I like tulips, so I think your photo of a bouquet is delightfully perfect. It’s amazing how flowers and objects can take you back in time. Your incense burner is unique. I have on from my childhood, but it’s a pagoda, just like you’d expect.
You charmingly roll out the unexpected on your blog, which I have come to expect. Yes, a pagoda incense burner makes perfect sense to me, Ally! 😀
Another one of your sensory delights, Marian! I listened to the reading of the poem and to the commentary, adding to my enjoyment. The picture of your four loved ones, all gone now, with their 1960s Mennonite props, is poignant. Your little log cabin reminds me of the Swiss chalet in the center of our dining room table right now, waiting for a chance to make Lydia’s nose twitch and her eyes get wide.
Shirley, thanks for telling me how completely you immersed yourself in this post, both reading and listening.
The longer I live, the more a bun covered with a prayer veiling seems like a “Mennonite prop” to me though I respect those who still practice the tradition. I wonder what you notice about plain people’s garb in the Lititz area nowadays.
And I’m curious about your reference to the Swiss chalet on your dining room table. If it’s an incense burner, it’s another moment of serendipity for us. 😀
It burns oil and makes smoke come out of the chimney.
Expect nose twitch and wide eyes, as you say. Maybe we’ll see her reaction online soon, Shirley!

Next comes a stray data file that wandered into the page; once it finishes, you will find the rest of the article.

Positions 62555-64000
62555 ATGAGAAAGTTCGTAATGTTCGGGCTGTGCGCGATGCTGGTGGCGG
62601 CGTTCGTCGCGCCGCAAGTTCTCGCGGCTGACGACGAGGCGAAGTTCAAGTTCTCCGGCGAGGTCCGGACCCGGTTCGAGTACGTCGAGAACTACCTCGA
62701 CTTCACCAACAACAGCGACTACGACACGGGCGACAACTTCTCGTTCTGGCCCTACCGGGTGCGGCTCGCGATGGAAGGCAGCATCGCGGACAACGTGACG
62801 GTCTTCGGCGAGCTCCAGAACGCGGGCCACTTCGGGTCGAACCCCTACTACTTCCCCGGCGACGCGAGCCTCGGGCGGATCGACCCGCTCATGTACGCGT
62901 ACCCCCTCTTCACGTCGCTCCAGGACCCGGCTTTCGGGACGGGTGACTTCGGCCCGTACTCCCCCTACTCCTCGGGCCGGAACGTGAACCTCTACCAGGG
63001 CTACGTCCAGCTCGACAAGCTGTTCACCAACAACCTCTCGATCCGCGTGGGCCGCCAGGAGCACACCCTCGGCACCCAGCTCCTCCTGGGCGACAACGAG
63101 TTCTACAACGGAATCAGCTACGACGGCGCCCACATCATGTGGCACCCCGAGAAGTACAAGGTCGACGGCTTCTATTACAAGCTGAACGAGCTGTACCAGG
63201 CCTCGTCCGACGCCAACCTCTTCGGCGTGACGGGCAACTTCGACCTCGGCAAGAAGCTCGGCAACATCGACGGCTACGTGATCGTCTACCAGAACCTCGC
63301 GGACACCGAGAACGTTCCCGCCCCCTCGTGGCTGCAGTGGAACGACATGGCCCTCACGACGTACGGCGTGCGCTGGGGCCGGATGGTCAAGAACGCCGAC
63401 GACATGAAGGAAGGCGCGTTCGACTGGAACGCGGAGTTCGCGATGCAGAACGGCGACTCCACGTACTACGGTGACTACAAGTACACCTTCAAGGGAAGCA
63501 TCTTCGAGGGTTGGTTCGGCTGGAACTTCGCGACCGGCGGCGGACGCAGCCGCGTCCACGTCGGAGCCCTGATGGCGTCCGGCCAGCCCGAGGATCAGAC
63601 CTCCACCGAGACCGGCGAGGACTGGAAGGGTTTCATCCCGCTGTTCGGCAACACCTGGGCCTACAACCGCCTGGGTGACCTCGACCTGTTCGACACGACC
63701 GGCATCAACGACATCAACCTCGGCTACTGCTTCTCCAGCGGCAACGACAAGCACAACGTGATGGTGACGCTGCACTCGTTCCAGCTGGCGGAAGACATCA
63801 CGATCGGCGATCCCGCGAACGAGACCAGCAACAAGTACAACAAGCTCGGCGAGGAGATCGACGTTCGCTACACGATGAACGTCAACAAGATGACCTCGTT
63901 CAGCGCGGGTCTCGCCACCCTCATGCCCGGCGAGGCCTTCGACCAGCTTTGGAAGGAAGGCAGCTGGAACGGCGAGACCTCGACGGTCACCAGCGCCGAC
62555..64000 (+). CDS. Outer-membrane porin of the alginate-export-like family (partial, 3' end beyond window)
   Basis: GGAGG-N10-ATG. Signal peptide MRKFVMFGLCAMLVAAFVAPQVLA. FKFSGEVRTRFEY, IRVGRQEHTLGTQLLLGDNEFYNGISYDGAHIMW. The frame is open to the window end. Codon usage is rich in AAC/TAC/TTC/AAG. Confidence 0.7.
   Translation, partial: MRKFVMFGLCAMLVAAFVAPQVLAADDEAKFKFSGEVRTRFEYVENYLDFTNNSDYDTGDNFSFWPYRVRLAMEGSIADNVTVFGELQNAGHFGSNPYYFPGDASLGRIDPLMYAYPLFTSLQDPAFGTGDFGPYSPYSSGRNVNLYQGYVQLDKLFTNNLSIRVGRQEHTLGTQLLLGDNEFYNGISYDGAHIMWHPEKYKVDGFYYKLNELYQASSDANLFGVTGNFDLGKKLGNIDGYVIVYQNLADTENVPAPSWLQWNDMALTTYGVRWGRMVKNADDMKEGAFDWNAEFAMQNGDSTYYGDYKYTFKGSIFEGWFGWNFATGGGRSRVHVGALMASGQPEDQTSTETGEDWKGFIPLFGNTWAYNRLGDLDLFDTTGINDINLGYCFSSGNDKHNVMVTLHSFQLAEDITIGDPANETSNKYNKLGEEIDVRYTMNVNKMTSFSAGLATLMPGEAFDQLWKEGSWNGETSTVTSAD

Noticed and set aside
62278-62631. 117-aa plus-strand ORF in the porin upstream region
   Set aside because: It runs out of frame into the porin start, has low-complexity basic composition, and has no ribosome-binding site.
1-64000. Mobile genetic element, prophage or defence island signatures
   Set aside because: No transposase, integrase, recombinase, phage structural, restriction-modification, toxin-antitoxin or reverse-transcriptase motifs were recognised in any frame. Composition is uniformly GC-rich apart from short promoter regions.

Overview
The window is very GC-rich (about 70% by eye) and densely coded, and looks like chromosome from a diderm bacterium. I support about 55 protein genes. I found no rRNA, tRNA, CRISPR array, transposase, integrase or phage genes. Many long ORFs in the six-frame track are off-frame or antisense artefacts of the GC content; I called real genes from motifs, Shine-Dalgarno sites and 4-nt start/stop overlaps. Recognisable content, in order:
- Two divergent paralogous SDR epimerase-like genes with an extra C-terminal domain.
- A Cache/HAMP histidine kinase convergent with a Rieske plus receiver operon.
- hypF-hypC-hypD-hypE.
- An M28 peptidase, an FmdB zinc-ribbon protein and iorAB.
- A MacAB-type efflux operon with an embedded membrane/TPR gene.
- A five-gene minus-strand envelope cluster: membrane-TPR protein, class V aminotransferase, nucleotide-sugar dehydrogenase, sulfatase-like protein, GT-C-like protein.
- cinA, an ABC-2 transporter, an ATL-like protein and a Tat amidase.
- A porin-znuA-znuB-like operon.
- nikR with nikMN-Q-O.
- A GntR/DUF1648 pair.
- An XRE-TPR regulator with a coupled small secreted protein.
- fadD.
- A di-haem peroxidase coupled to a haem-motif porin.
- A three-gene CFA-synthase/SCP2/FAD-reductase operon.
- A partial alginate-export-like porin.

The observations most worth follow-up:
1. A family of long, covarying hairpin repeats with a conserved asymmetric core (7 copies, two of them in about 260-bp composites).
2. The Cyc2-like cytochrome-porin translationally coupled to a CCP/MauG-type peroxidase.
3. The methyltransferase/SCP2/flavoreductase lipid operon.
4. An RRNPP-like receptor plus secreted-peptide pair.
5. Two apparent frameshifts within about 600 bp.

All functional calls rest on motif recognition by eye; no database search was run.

Such lovely photos and memories Marian . You have so cheered me up after being battered by a storm and no power since Friday 😜 cherryx
Oh, My dear Cherry, let’s hope these good vibes here lead to a let-up in storms and restored electricity where you live. I very much hope you have a heater, a wood stove, a fireplace, or all three. Hugs! ((( )))
We are now restored and have wood burner thank goodness . I know our storms are nothing in comparison to yours but hey ho ! It’s mind blowing when you’re not used to it .Cherryx
A storm is a storm, no matter where. I’m happy to hear that your power is restored. Sometimes, we value most what we take for granted. xox
Thank you for noticing, Luanne! 😀
I must have missed this, Marian. Too many projects flying around in my head. We’ve had our April snow here and I’m taking in the colors of spring–lots of green and yellow and blue. The bluebirds and tree swallows finished their spring search for nesting boxes and all is peaceful as the females build and the males guard to warn when a hawk flies overhead. Blessed spring after another pandemic winter in the northeast.
Green, blue, and yellow are easy on the eyes. I’m glad God didn’t choose to bathe nature in red, which would be hard on the rods and cones of our eyes. Just pops of floral color in the warmer hues.
Thanks for catching me up with your New York spring. I hope next one will be pandemic-free.
And you know, Elaine, you don’t have to reply to every blog post; I would understand if you miss a post or two as I blog weekly. Maybe I’ll reduce my own blog to a bi-monthly one at some point. 😀